Budget battle has real life consequences

RICHMOND, VA (WWBT) - Virginia's budget battle has real-life consequences, with local lawmakers unable to put a hard figure on money for services that impact us all. Many cities and towns are in the process of finalizing budgets. Richmond Mayor Dwight Jones says the city, just like other localities, can't make decisions without knowing what the state will do.

When you need critical services like police protection, cities and counties make sure they're there.

"What the state provides to us is essential for doing the work that we need to do for our citizens," said City Council Chair Charles Samuels.

As of now, all local leaders are able to do is estimate. No state budget means no hard figures can be set in stone, placing even hospitals and schools in limbo.

Richmond is trying to appropriate it's anticipated $777 million budget for next year.

"It's just a matter of pinning down an exact number," Samuels said.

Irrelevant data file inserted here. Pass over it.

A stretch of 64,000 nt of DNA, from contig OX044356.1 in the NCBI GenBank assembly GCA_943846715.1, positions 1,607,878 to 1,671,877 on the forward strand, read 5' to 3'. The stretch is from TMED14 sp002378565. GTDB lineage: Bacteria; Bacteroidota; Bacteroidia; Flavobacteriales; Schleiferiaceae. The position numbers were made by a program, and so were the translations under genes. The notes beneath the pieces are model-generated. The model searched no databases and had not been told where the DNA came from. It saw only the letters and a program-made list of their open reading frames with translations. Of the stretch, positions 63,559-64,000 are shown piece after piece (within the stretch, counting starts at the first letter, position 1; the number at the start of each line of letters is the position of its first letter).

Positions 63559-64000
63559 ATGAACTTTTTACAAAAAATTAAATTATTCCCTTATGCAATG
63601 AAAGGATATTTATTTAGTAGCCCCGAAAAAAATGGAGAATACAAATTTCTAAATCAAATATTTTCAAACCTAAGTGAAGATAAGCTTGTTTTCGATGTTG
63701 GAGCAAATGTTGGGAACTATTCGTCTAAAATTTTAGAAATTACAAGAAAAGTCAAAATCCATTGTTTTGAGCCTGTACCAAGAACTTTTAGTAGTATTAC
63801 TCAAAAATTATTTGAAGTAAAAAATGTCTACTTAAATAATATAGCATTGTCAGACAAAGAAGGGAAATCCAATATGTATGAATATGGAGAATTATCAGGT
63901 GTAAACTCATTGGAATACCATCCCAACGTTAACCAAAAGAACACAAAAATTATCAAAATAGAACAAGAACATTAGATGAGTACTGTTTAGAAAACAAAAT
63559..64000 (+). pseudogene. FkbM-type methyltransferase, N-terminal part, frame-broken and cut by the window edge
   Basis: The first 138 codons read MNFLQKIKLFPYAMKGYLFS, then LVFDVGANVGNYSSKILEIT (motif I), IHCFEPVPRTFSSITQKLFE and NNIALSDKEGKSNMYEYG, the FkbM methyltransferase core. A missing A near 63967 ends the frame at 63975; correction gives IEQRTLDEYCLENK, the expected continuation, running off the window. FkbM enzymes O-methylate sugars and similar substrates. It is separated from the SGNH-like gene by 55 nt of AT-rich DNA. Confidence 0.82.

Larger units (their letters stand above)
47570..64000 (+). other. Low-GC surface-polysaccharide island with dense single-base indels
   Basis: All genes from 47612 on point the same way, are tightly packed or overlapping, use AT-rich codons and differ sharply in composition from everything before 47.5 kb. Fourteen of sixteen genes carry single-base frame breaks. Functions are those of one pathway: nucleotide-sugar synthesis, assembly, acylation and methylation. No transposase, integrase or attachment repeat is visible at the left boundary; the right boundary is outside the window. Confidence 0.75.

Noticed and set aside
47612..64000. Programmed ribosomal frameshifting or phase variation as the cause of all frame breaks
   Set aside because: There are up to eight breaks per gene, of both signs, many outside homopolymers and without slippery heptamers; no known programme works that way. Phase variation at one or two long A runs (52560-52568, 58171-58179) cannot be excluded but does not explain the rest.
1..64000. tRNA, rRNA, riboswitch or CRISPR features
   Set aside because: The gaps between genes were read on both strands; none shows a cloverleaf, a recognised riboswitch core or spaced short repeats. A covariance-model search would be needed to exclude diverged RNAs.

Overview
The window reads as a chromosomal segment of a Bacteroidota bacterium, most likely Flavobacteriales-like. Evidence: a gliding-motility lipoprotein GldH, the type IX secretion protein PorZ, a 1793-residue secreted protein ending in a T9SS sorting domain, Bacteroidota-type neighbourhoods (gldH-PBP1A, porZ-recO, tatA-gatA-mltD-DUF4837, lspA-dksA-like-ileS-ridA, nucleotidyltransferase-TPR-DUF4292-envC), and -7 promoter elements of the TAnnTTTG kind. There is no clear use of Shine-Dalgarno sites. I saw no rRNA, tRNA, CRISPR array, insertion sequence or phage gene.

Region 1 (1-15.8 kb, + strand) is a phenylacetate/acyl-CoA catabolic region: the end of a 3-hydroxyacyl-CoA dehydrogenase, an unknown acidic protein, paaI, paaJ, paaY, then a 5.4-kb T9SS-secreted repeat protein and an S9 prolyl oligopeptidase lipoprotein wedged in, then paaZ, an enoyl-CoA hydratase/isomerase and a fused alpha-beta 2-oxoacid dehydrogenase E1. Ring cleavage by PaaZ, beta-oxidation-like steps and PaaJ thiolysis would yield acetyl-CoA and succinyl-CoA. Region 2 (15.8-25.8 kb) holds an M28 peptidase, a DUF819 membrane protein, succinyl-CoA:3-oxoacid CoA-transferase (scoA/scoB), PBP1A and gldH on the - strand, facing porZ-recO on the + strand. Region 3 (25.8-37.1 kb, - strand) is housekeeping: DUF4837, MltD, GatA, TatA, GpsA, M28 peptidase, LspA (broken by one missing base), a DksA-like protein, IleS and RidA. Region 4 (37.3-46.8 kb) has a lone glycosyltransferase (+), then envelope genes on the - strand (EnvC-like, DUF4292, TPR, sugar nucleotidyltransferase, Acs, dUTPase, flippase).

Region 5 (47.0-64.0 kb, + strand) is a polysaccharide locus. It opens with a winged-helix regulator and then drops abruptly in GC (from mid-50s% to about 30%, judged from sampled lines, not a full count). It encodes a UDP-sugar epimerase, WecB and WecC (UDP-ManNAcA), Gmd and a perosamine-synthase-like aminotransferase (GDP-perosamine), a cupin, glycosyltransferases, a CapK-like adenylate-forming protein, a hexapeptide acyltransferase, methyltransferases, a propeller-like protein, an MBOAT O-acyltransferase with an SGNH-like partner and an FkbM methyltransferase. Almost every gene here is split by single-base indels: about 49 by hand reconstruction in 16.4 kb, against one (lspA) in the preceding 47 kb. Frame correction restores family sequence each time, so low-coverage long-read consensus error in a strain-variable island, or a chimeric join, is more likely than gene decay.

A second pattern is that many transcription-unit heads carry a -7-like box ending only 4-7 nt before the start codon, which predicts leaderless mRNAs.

Henrico's Board of Supervisor's Chair Pat O'Bannon said she's worried about how the uncertainty will impact education. Teachers will sign contracts in May. O'Bannon says not having a state budget casts a gray area on how many Henrico will be able to hire. That leads to another aspect of the budget battle, teacher pay.

'I think it's the minimum that folks deserve," said Donald Wilms with the Chesterfield Education Association.

He's referring to Governor McAuliffe's announcement he would like to see teachers get a 2 % pay raise. Wilms questions whether that's enough.

"A 3.3 % raise would just be keeping folks up with inflation which doesn't even feel like a raise. A raise is when you feel like you actually have more spending money," he said.

The Governor's plan also calls on the same raise for state employees.

"Two percent at this time will help bridge the gap between the private sector and public employees," said Johnna Cossaboon with the Virginia Governmental Employees Association.

It's all under debate. The House, the Senate, and the Governor all have separate budget plans.

"I have complete faith that the General Assembly and the Governor will find a solution," Samuels said.

The clock is ticking. Henrico adopts its budget in April. Richmond plans to do so by the end of May, leaving little time for any further delays.

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